Today we hit the Boutari vineyard to see how they make the Santorini wine. They mostly make white. The ground here has a topsoil that is volcanic debris, or rock. It is very arid. They had a display of all the different layers of rocks and the top 3 feet are volcanic gravel, it almost looks like. There is very nearly no rain, and there is not enough water to irrigate.

All of the vines are wrapped around in a basket to preserve the humity that rises up from the sea.

My session in my cafe expiring. More tomorrow !

Good night!

Tuesday, October 16, 2007


Today we woke up and headed upstairs to breakfast. Wow! How beautiful! A homemade breaksfast with fresh squeezed orange juice and jams made from apricots and figs from the owners fruit trees. I myself was not enjoying one bit of it because the more I thought about it, the more angry I was that these people were double charging me for having made two reservations when clearly we were only using one room and giving me the runaround. I wore dark glasses so I wouldn'thave to look at them. The young son gave me a rose, and said here is a rose for you since you haven't smiled since yesterday. I took the rose and laid it on the table and didn't smile. Thankyou. I left it on the table when I left. How about 600$ buddy, that would make me smile. You can take your rose and yadda yadda.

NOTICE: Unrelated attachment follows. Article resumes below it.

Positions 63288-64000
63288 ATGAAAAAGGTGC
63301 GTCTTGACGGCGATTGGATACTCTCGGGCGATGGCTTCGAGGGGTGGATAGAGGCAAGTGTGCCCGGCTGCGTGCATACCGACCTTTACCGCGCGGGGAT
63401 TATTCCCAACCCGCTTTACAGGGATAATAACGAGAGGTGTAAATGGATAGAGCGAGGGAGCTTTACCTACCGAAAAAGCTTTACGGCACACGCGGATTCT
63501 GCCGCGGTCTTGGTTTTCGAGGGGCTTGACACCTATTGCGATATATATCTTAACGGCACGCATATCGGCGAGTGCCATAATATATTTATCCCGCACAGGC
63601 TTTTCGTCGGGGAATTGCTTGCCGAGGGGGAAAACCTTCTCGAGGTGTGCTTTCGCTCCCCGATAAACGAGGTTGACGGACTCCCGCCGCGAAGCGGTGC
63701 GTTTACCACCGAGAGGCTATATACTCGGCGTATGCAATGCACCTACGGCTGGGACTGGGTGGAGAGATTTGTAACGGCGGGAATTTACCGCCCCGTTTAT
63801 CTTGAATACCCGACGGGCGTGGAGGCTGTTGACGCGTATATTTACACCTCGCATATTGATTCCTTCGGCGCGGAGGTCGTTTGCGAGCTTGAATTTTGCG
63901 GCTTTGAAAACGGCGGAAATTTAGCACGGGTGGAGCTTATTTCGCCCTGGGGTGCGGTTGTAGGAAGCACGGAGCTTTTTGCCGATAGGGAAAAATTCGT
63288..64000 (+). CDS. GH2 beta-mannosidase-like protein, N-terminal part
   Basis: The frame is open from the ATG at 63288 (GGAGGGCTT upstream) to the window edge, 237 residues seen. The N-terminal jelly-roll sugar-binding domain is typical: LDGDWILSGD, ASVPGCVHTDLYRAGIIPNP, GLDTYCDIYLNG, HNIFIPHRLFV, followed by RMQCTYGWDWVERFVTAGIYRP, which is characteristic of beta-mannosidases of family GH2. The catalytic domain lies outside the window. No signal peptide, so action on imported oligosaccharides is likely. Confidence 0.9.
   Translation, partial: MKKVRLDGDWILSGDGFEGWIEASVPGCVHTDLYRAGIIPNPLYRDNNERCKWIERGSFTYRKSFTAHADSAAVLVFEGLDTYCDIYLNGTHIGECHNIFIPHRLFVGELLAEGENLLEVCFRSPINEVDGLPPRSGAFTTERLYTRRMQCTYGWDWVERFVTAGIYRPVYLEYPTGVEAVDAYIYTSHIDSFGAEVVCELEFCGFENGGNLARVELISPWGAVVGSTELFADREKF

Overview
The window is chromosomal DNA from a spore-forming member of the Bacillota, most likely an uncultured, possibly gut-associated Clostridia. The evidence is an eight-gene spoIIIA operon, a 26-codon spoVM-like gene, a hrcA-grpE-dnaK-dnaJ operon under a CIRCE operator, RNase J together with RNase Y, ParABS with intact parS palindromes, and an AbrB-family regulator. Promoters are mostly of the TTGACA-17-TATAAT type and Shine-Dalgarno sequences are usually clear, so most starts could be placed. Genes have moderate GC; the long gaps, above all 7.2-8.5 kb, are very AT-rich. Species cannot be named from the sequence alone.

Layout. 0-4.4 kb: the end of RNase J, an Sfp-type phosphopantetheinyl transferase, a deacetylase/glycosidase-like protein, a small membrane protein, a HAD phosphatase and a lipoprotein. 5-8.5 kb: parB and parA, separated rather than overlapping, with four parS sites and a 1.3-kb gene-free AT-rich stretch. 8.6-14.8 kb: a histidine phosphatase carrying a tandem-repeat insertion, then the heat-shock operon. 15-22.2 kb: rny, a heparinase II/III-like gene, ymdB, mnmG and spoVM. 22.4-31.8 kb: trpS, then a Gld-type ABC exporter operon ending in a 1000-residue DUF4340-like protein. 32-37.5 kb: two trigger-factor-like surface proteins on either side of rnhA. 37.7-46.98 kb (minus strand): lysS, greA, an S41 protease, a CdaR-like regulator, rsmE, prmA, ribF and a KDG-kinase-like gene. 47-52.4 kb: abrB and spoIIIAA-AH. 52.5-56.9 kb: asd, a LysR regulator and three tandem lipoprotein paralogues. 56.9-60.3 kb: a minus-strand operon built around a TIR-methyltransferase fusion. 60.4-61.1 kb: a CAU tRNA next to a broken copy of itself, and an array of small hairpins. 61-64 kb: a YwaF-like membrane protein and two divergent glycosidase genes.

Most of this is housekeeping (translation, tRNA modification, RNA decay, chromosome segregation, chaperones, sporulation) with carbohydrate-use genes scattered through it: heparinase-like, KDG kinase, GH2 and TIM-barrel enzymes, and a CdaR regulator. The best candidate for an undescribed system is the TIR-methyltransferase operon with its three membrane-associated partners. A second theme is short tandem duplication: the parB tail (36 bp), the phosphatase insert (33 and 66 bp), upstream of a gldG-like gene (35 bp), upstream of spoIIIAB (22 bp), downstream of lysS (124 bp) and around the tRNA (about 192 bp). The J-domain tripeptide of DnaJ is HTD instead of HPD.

Anyhow, by the time we showered and spiffied up the room I walked past rose dude not looking at him or speaking to him on the way out. He pulled mom over and told her that he had refunded our other room. Thank you I told him and My world was indeed rosy again.

We headed south for the Ruins of Akrotiri which are 1000 BC dated, damn we keep getting older and older with these ruins. The island and cycladic architecture and countryside with the Agean sea views was simply as charming as they come. I was having an absolute ball driving the little smart cart up and down the rolling windy country sides. We see wineries and we see littel pottery places.

When we get to the ancient ruins, they are closed for the season for restoration so we walk down to a little snack shop. AND it is on the Aegean with little beach chairs at the edge of the water. We buy some orange juice and pull an umbrella up. We prop up our feet and listen to the waves lapping and take in the awesome sight of the coast. This is the life. Time stands still and you can hear yourself BREATHE!